Our Times 3

Christopher Schneider

  • Where’s the transparency with an inactive police body camera?

    Citizens should continue to record the police and share their videos on social media. Bystander recordings of use of force, including videos as brazen as the one recorded by Mr. Korchinski Beals, bring immediate attention to police behaviour, offering transparency and accountability in situations where the public cannot expect the police will necessarily share camera footage, let alone activate their body-worn cameras.

  • Transparency is voided when police weaponize copyrighted music

    An unsettling trend in law enforcement is occurring whereby police officers are weaponizing copyrighted music to thwart bystander recordings of police from going viral. It is not a mistake or a game but a growing police tactic. During a recent exchange with Black Lives Matter activists, an Alameda County Sheriff’s deputy in California was caught on camera pulling out his phone to soundtrack the interaction with Taylor Swift’s “Blank Space.”

  • Body-worn cameras and ending the public subsidization of police accountability

    Although body-worn cameras have become widespread in law enforcement agencies across the United States, taxpayers have continued to bear the brunt of the financial costs associated with police accountability. Officers should absolutely be held accountable for bad behaviour caught on body cameras but the public should not be expected to continue to subsidize it.

  • Protecting police with hate speech legislation will not bring respect to law enforcement

    Proper respect is earned, not given or forced. Increased police force whether through the use of violence in response to protest speech, as a result of perceived disrespectful encounters with citizens, or labeling public criticism of police actions that result in death as “hate speech” will never bring any moral authority or more respect to police. Indeed, it will surely do just the opposite.

  • Social media has done more for transparency and accountability than police body-worn cameras

    Following the circulation of a recent video of a violent altercation with police, Montréal mayor Valérie Plante has renewed calls for police body-worn cameras. The cameras are also currently being discussed in Winnipeg. Viral videos on social media have arguably done more for police transparency and accountably than body-worn cameras. Perhaps a better idea is to encourage the public to record police encounters with citizens.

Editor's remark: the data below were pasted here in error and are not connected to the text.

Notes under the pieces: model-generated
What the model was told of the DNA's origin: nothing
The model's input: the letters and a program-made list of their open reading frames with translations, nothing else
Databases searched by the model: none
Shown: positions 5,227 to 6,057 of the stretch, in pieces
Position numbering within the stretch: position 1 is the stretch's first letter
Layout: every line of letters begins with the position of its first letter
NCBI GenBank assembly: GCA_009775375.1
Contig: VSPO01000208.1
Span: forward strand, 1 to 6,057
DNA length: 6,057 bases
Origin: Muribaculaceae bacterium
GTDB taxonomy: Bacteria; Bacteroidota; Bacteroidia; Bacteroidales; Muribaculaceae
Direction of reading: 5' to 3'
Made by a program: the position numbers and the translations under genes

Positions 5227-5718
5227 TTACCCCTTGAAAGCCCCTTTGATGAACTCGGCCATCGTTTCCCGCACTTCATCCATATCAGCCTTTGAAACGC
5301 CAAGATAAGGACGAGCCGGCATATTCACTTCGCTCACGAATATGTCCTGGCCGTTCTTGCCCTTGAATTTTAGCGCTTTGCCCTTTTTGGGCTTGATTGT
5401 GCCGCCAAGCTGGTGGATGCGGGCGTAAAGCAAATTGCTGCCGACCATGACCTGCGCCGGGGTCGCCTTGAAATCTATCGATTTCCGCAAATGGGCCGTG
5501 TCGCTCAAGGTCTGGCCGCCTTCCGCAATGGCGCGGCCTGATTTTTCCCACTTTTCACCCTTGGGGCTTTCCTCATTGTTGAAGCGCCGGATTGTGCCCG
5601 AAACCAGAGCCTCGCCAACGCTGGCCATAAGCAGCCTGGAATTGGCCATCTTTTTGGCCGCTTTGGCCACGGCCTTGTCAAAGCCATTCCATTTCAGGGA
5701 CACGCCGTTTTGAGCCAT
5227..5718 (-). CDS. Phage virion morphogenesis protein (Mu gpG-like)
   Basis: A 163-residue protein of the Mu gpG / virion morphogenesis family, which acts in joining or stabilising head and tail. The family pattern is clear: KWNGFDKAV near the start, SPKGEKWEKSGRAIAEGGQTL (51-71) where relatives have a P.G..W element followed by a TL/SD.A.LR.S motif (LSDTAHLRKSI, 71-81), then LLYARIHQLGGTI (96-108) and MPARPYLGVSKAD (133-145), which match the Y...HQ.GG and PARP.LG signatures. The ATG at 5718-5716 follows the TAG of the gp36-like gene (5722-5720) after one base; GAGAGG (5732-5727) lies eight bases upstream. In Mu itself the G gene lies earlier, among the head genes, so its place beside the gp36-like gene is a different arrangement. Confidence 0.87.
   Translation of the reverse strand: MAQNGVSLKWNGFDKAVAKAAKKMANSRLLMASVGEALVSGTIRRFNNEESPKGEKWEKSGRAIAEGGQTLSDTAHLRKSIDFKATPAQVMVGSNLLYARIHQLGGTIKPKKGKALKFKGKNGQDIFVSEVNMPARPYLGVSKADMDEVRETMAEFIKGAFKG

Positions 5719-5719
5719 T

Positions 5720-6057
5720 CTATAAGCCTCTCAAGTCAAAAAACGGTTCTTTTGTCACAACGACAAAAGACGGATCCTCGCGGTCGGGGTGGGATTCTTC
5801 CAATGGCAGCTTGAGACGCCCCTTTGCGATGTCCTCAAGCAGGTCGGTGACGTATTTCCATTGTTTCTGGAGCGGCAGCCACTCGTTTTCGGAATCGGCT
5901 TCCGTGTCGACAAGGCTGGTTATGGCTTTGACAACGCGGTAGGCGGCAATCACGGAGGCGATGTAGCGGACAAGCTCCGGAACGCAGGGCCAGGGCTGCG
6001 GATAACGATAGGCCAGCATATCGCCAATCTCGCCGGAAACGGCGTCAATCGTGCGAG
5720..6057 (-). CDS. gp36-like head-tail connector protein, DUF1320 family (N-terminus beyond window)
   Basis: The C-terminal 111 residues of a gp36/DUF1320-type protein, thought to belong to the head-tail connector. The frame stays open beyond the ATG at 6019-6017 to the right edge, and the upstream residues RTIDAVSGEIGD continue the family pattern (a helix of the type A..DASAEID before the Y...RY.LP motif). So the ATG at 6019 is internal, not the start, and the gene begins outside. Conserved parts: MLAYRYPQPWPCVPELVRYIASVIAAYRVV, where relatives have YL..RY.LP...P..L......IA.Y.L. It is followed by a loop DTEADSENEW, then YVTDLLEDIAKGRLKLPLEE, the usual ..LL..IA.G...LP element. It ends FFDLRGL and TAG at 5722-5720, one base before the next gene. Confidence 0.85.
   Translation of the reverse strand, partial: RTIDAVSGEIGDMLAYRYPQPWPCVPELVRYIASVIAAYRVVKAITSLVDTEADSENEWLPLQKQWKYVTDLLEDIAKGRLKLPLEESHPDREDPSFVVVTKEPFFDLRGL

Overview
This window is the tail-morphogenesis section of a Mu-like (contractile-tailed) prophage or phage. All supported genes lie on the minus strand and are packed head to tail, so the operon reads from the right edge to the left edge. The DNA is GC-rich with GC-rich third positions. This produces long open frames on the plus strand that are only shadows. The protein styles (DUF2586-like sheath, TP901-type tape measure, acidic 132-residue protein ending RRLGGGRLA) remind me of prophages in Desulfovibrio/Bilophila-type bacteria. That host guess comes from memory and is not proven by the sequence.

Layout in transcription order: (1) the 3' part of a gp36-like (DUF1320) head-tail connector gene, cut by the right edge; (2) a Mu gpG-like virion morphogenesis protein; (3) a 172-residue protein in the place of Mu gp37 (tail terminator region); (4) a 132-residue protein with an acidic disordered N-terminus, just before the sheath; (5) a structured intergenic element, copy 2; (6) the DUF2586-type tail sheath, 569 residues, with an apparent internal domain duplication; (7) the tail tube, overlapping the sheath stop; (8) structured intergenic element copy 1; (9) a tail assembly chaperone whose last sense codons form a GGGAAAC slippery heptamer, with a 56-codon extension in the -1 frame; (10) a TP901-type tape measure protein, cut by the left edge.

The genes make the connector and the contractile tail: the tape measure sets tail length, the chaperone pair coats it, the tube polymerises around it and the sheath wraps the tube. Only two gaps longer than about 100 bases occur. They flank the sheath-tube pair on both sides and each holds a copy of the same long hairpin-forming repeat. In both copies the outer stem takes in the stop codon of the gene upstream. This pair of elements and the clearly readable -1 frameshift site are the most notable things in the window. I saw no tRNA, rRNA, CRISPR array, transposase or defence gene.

• ‘Never forget it’: Black History Month and police brutality

    There are myriad ways in which people can honour Black History Month. Listening to the stories and narratives of Black Canadians, as expressed in poetry, art, and music is one good way. Hip-hop storytellers like Ottawa’s City Fidelia serve as a vital voice, one uniquely positioned in history with a subjective awareness of racism, while also speaking of the lived experiences of Black and brown people in Canada in the present.

  • Canadian universities should divest from policing interests

    Universities have no business concocting band-aid solutions for a sick and rotting system that continues to both maintain and reproduce white supremacy. To continue to do so is an affront to every black and Indigenous student, staff member, and community member and is nothing short of a mockery of any real efforts to decolonize and indigenize the Canadian academic landscape.

  • Killing of George Floyd proves police reform more urgent than ever

    On May 25, George Floyd, a black resident of Minneapolis, died after being handcuffed and pinned to the ground by the knee of police officer Derek Chauvin. Some of Floyd’s last words were “I can’t breathe.” This event marked yet another appalling viral bystander recording of an unarmed black man’s needless and unconscionable death. Calls for justice are widespread. Police reform is desperately needed.

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